Drug Possession Is No Longer a Felony in Colorado, Regardless of the Drug Type
A new law knocked down practically all drug possession charges from felonies to mere misdemeanors, which means no prison time in most cases. Anyone who reports a medical emergency due to a drug overdose is immune to prosecution now, too.
Published on March 6, 2020

In Colorado, possession of small amounts of any drug — even Schedule I substances — will no longer be charged as a felony, which started on March 1. But there are some catches to this groundbreaking drug reform bill.

HB19-1263, the law that effectively defelonized drug possession in the Centennial State, was designed to encourage harm reduction; reduce law enforcement costs; and keep people out of prison for nonviolent, victimless crimes. This means so long as an adult is caught with a small amount of any drug — whether it’s cocaine, LSD, shrooms, ecstasy, ketamine, or even meth — the worst they’ll face is a misdemeanor charge. That will usually mean no prison time. But fines, short jail sentences, and probation are still on the table.

The first possession offense will catch someone a Level 1 or 2 misdemeanor charge in Colorado, depending on which drug they got caught with. Previously, someone in possession of a Schedule I drug such as LSD would be charged with a Level 4 felony, which is pretty serious and could lead to a prison sentence. But under HB19-1263, getting caught with a drug like LSD will only lead to a Level 1 misdemeanor charge. Getting caught with other drugs considered less dangerous than Schedule I substances, like inhalants (huffing or “abusing toxic vapors”) are Level 2 misdemeanors. (The gross irony in this example is that huffing actually kills people, unlike LSD, which has no known lethal dose in humans.)

However, levels 1 and 2 misdemeanors are considered relatively minor crimes, especially when compared to felonies (with Level 1 carrying harsher penalties than Level 2). To put this into perspective, driving 25 miles over the posted speed limit is a Level 2 misdemeanor in Colorado. But driving 25 miles over the speed limit in a construction zone, where people’s lives are directly at risk, is a Level 1 misdemeanor.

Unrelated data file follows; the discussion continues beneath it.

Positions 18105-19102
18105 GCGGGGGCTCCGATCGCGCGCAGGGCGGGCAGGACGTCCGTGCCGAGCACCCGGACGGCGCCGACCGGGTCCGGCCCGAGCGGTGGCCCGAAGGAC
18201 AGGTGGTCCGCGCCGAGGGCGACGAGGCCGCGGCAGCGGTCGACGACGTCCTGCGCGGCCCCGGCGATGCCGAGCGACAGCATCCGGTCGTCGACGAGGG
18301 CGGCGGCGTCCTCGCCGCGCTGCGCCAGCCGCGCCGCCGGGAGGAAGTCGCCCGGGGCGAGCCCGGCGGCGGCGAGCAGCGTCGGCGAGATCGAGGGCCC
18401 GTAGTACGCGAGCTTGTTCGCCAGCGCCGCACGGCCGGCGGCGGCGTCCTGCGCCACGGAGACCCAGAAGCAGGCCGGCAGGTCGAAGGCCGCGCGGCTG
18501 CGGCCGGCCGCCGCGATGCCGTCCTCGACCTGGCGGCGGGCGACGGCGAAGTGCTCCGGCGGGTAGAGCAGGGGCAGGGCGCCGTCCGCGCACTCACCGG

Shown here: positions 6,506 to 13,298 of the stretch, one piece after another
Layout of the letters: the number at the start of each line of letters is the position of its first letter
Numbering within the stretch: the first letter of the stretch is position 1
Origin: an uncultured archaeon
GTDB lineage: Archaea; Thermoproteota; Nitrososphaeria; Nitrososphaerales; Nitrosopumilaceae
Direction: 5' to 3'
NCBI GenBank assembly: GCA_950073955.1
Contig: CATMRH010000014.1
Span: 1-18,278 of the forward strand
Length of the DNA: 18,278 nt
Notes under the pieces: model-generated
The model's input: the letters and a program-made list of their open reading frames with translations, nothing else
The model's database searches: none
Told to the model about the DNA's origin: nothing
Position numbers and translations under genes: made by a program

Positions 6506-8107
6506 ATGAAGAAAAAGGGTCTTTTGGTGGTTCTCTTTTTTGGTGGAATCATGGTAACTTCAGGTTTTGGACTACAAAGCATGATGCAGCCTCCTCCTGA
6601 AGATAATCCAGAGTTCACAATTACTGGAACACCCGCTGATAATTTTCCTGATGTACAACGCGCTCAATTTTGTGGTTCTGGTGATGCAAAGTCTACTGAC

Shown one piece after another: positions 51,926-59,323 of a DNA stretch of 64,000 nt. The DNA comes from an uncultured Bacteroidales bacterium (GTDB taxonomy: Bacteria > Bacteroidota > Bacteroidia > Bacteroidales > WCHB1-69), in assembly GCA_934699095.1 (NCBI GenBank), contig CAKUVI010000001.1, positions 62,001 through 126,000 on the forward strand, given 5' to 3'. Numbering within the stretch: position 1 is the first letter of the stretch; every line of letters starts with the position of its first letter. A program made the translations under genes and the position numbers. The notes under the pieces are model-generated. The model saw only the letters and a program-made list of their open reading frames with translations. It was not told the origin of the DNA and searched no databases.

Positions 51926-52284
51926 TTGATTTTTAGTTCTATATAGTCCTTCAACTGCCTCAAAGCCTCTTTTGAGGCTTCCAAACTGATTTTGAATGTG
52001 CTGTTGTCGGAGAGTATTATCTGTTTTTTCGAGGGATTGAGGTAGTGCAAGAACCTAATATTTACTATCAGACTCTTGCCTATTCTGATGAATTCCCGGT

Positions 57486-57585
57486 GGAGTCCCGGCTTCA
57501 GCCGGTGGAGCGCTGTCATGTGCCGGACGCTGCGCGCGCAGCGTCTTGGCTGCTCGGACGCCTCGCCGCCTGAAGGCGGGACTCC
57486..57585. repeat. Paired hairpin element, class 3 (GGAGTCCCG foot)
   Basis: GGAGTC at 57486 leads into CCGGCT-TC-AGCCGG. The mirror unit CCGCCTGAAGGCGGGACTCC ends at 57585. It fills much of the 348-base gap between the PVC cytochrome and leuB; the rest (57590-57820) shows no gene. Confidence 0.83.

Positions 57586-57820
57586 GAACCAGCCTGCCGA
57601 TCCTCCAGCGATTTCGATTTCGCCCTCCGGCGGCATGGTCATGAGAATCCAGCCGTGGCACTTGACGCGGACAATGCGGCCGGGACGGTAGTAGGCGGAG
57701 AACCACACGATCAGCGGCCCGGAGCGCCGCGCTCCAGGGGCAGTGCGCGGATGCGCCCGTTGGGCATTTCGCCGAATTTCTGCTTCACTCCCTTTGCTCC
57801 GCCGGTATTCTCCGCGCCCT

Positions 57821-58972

But before you hook up with your old high school buddy, buy a run-down RV together, and drive out into the country to start cooking some meth, keep in mind that misdemeanors are still crimes. And HB19-1263 only reduces penalties for possession. If you’re caught dealing or manufacturing drugs, you’re still in deep shit since those remain felonies.

Anyway, under HB19-1263, anyone caught with a Schedule I drug can still face up to 130 days in jail, two years of probation, and/or pay up to a maximum of $1,000 in fines. But they’ll no longer be required to perform community service, which was standard under the previous law. These punishments become more likely for offenses after the first, too.

Additionally, HB19-1263 defelonizes possession of large amounts of weed, as well. Previously, possessing over 12 ounces of marijuana flower or three ounces of concentrate was a Level 4 felony, in the same class as carrying a bag of cocaine. Now, possessing those same massive amounts of cannabis only catch Level 1 misdemeanor charges. Possessing more than six ounces of weed (but less than 12 ounces) or more than one ounce of concentrate (but less than three ounces) becomes a Level 2 misdemeanor. 

So, even though weed is technically legal in Colorado and has been since 2014, holding too much mary jane is still a crime (is it really legal in that case?). If you’re an adult, keep those weights under the legal limits, and you’re fine under state law.

The bill also pushes harm reduction strategies by law. If anyone reports a medical emergency due to illicit drug use, that person becomes immune to prosecution, so long as they aren’t in possession of drugs over the bill’s stated weight limits. The idea with medical emergency immunity is that if someone is afraid they’ll go to prison for reporting an overdose (especially their own overdose), then they won’t seek help, and the state will end up spending more resources on dealing with a dead resident.

Could defelonizing drugs be the first step toward actually decriminalizing them? It’s possible, and Colorado will now become one of the testing grounds for these new tolerant policies. But the Centennial State isn’t the first to defelonize: California was, followed by Oregon. And Oregon may beat Colorado and California to the next logical step, which is, in fact, decriminalizing all drug possession

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Randy Robinson
Based in Denver, Randy studied cannabinoid science while getting a degree in molecular biology at the University of Colorado. When not writing about cannabis, science, politics, or LGBT issues, they can be found exploring nature somewhere in the Rocky Mountains. Catch Randy on Twitter and Instagram @randieseljay
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